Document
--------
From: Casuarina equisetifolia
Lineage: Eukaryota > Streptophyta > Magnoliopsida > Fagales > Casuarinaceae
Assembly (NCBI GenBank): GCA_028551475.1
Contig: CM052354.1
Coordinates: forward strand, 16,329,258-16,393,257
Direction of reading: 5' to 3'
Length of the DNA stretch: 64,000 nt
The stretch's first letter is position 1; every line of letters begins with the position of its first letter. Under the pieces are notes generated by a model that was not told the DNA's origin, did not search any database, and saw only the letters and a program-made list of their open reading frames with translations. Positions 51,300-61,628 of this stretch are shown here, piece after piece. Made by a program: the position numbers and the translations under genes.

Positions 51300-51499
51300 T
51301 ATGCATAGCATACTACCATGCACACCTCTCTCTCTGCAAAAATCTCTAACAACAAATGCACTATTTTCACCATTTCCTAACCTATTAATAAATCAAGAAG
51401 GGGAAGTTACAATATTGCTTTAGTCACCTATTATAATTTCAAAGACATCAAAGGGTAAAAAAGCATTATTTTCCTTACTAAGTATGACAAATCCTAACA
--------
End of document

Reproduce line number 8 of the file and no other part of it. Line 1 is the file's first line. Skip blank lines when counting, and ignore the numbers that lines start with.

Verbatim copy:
The stretch's first letter is position 1; every line of letters begins with the position of its first letter. Under the pieces are notes generated by a model that was not told the DNA's origin, did not search any database, and saw only the letters and a program-made list of their open reading frames with translations. Positions 51,300-61,628 of this stretch are shown here, piece after piece. Made by a program: the position numbers and the translations under genes.